What is the true cost?

The lat­est re­search sug­gests that any min­i­mum wage will cost jobs, but should boost eco­nomic growth and taxes – that’s only if em­ploy­ers bother to com­ply

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week, claimed the talks were at an “ad­vanced stage”, aside from the fact that there was no agree­ment on the level of the min­i­mum wage or the mech­a­nism through which it was sup­posed to be set.

Th­ese two is­sues are re­ally the only im­por­tant ones, cre­at­ing the im­pres­sion that noth­ing of sub­stance has re­ally been agreed to yet.

Cosatu has pushed for a wage of at least R4 500 or up to R6 000 – a level far above what most work­ers are cur­rently paid. It is also fight­ing the ap­par­ent plan to have the min­i­mum wage set by a tech­no­cratic panel of ex­perts.

Ni­coli Nat­trass and Jeremy Seek­ings, aca­demics at the Univer­sity of Cape Town (UCT) with years of ex­pe­ri­ence in labour mar­ket re­search, this week ar­gued that the Em­ploy­ment Con­di­tions Com­mis­sion, which sets the coun­try’s ex­ist­ing sec­toral de­ter­mi­na­tions, should also set the min­i­mum wage. A mech­a­nism for this is al­ready writ­ten into labour law.

Divorc­ing the wage from the com­mis­sion’s process from sec­toral de­ter­mi­na­tions cre­ates the pos­si­bil­ity of a pow­er­ful new tool for mo­bil­is­ing for wage in­creases on a na­tional and cross-sec­toral ba­sis by unions and other groups.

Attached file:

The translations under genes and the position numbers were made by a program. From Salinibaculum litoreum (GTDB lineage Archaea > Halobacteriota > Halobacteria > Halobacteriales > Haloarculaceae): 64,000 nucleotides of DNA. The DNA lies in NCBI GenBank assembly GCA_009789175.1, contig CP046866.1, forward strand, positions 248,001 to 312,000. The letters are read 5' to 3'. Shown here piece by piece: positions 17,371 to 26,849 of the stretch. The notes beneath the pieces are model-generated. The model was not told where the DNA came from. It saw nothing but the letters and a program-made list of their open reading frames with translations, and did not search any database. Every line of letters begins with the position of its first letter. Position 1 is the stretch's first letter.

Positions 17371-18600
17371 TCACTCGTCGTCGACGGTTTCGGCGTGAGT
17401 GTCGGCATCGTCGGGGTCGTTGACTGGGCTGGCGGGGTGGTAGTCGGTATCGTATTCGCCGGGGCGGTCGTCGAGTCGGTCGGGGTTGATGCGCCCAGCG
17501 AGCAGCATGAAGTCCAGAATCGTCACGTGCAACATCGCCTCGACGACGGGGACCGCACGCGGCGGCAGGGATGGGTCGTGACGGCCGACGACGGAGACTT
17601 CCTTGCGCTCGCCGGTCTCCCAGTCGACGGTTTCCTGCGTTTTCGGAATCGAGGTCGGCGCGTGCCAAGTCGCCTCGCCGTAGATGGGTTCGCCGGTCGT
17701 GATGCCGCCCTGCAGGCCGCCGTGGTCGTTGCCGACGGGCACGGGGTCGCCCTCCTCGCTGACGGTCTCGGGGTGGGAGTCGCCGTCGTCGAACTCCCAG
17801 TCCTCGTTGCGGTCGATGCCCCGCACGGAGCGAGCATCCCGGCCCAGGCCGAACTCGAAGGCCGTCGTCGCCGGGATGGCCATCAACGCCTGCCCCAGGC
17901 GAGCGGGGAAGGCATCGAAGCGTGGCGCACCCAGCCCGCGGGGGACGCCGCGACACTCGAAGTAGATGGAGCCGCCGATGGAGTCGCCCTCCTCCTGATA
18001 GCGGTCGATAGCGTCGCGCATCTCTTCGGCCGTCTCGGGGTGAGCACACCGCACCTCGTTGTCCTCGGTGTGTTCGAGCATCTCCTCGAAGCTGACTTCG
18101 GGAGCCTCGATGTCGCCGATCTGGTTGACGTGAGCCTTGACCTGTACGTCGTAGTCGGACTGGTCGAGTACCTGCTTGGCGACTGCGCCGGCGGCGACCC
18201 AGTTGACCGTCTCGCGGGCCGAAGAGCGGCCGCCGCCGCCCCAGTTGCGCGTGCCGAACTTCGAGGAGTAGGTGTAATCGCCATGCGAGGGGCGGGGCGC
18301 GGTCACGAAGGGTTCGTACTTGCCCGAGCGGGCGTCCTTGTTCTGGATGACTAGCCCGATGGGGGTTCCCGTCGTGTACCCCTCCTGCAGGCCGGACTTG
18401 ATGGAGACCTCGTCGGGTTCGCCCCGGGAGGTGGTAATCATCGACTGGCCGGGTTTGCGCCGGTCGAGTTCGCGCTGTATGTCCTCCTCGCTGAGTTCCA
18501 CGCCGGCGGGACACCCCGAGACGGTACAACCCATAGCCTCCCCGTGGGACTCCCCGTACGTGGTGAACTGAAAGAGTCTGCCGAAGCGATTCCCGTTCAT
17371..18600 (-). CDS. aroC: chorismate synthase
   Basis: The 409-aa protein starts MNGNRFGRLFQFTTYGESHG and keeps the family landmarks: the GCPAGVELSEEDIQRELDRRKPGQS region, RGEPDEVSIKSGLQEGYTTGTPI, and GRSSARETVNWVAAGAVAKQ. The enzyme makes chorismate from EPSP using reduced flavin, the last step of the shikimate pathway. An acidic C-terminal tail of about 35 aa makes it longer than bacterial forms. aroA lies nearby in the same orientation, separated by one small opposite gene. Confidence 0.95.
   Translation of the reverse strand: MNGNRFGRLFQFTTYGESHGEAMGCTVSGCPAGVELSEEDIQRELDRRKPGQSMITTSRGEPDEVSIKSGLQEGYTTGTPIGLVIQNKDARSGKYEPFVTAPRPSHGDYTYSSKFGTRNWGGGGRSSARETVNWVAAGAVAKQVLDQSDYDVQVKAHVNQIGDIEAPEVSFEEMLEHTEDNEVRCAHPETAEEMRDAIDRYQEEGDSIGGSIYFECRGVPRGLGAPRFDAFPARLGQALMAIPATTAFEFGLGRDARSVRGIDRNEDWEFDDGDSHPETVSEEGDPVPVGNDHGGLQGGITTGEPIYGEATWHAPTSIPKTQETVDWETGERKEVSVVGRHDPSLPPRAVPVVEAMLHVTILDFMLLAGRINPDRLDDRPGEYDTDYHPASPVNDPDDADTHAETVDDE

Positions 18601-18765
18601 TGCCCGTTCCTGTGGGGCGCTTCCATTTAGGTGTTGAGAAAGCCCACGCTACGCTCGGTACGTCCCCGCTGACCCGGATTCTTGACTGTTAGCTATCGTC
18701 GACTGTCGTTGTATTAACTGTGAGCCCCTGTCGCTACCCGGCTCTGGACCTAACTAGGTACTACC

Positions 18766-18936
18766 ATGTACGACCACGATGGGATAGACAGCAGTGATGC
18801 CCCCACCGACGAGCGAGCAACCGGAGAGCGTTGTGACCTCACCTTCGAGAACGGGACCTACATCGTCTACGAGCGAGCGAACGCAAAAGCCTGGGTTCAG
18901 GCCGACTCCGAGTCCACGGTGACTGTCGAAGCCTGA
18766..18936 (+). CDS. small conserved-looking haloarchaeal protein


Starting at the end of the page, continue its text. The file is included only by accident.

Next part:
This week, Nat­trass and Seek­ings wrote on Groundup.org.za that R2 700 looked more or less like the min­i­mum wage South Africa would adopt if it fol­lowed in­ter­na­tional prac­tice in set­ting it as a ra­tio to the av­er­age and me­dian wages al­ready be­ing paid in the econ­omy.

R2 700 is also the level where South Africa’s ex­ist­ing patch­work of 124 sec­toral min­i­mum wages tend to con­verge.

They, how­ever, added that there was a case to be made for set­ting it lower in the in­ter­est of job cre­ation through lower wages.

Ar­gu­ments for a high or a low min­i­mum have only one thing in com­mon – the as­sump­tion that peo­ple are ac­tu­ally paid the min­i­mum wage.

Ha­roon Bho­rat, an­other econ­o­mist at UCT, has been re­search­ing the ex­tent to which em­ploy­ers have ev­i­dently ig­nored min­i­mum wages.

A re­cently pub­lished up­date of this re­search, for in­stance, shows that there is a ten­dency to “par­tially com­ply” with hikes in min­i­mum wages. Wages go up, but stay be­low the ac­tual le­gal min­i­mum in many places.

More than half of farm work­ers were paid less than the then min­i­mum in their sec­tor in 2007, ac­cord­ing to his anal­y­sis of of­fi­cial labour force sur­veys up to that point. It is not hard to get away with it ei­ther, as the prob­a­bil­ity of Cape farm­ers be­ing vis­ited by a labour in­spec­tor that year was 11%, ac­cord­ing to Bho­rat.

In­ter­view with the labour min­is­ter on page 2

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